Shell Profits Rise as Outsourcing Plan Moves Forward

Shellwill hold its fourth quarter earnings call Thursday, where it’s expected toannounce quarterly earnings of $5.82 billion. Added to the rest of the fiscalyear’s profits, the year-end earnings after expenses should tally near $27billion?roughly 5 percent greater than 2006.

Shell,the world?s third-largest oil company and fourth largest corporation byrevenue, launched plans earlier this month to outsource nearly IT 3,200jobs?most in the United Kingdom and Europe?as part of a corporate-widecost-cutting program.The company expects to save nearly $500 million a year through theseorganization changes.

"RoyalDutch Shell is in a good position to drive new, standardized ways of workingthrough the company, to reduce complexity and speed up decision making," saidShell CEO Jeroen van der Veer in his strategic statement released earlier thismonth. "Operational synergies and cost savings should add some$0.5 billion to earnings each year, across the medium term."

Despiteoil prices selling at record highs on world markets, a Shell and oil companieshave come under increasing profit pressures as the cost of exploration andrefining crude increases and erodes retail profits. In published reports, vander Veer has said that Shell?s production costs have increased more than 65percent since 2005.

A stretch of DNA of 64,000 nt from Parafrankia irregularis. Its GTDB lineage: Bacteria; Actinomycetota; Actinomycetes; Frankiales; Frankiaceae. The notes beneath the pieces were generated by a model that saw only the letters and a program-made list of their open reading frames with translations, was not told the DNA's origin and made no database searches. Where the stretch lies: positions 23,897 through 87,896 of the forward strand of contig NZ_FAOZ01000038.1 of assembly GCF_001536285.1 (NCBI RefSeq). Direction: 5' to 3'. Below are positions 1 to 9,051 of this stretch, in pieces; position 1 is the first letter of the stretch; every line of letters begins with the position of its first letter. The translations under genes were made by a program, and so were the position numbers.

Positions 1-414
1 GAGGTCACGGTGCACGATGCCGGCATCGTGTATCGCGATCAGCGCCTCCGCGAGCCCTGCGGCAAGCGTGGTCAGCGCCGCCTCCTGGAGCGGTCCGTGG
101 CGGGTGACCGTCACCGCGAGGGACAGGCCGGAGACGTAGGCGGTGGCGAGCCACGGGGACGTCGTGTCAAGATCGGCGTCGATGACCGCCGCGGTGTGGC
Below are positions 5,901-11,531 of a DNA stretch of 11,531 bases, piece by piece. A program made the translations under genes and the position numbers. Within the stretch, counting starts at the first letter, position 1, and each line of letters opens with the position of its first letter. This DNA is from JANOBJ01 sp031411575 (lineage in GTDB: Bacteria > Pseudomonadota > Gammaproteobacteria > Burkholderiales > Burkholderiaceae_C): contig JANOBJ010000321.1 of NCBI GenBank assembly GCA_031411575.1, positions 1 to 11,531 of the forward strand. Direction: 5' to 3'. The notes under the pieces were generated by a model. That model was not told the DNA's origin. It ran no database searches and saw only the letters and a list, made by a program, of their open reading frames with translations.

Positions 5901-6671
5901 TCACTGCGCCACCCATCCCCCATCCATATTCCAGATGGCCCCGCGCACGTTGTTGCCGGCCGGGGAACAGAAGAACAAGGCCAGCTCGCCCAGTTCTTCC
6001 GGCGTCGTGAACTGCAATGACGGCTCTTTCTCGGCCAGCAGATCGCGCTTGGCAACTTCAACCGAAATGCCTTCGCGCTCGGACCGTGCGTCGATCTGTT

Shellreportedly began notifying its 3,600 IT workforce of its outsourcing plansearlier this month. The Anglo-Dutch company is mum on details, but stated inprevious interviews that roughly 40 percent of its current IT staff iscompromised of contractors. That means upwards of 1,800 full-time Shellemployees could be affected by the outsourcing plan.

AT&T,EDS and Deutsche Telekom are reportedas the leading contenders for the massive outsource contract. The companyexpects to implement the outsourcing plan by June.

Oneobstacle standing in the way of Shell’s IT plans is union opposition.Amicus, a large U.K.-based manufacturing union, is challenging the plan becauseof previous changes in employee compensation plans.

Underrevisions enacted last summer, Shell employees who lose their jobs becausetheir positions were rendered redundant by other means would receive a packageworth 50,000 British pounds (roughly $100,000). Previous to the change, workerswere entitled to 200,000 pounds ($400,000).

There isno word on what, if any, actions the union may take to stall Shell’soutsourcing plan.